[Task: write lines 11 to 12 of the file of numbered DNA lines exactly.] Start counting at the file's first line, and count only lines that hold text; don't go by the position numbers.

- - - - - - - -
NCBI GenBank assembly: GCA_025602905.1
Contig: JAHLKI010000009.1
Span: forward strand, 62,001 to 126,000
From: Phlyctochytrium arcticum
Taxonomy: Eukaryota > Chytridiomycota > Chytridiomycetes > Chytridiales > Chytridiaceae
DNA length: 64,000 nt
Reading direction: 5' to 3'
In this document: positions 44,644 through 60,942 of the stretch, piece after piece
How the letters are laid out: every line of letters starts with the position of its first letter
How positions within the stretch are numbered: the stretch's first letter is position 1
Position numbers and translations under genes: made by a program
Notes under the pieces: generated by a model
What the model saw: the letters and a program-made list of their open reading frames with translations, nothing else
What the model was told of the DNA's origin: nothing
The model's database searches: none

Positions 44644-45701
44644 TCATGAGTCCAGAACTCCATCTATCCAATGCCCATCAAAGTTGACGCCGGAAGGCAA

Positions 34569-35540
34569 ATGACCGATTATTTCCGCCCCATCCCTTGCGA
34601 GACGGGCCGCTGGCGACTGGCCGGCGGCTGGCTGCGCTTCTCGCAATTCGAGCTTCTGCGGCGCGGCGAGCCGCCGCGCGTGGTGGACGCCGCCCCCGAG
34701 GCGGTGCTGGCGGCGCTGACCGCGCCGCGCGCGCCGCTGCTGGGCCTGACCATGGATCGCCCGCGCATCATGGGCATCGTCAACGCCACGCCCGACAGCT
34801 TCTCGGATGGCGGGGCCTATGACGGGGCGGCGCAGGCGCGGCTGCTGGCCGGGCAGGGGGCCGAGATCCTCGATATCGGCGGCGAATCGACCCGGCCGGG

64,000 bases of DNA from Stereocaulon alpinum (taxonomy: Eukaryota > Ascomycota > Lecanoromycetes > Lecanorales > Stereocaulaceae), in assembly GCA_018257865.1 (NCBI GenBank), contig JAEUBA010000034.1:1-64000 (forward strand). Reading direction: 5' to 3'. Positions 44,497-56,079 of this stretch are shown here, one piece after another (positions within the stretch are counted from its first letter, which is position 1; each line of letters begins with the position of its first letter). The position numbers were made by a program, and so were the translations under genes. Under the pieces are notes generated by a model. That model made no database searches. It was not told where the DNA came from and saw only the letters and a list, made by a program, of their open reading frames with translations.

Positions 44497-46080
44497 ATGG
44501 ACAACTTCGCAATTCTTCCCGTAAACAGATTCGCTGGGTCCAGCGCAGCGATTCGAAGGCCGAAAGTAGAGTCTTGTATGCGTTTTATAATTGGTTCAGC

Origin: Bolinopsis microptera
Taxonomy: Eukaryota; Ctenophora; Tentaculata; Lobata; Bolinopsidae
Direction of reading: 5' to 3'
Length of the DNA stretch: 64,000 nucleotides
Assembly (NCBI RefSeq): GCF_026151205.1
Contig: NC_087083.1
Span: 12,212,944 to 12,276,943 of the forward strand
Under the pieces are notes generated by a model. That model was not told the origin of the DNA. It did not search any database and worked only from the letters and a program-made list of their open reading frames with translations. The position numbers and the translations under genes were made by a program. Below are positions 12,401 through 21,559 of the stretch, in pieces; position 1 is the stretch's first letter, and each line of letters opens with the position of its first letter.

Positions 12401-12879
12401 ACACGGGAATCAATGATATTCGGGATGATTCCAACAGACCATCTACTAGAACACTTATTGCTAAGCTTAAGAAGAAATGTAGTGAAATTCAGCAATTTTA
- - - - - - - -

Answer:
Position numbers and translations under genes: made by a program
Notes under the pieces: generated by a model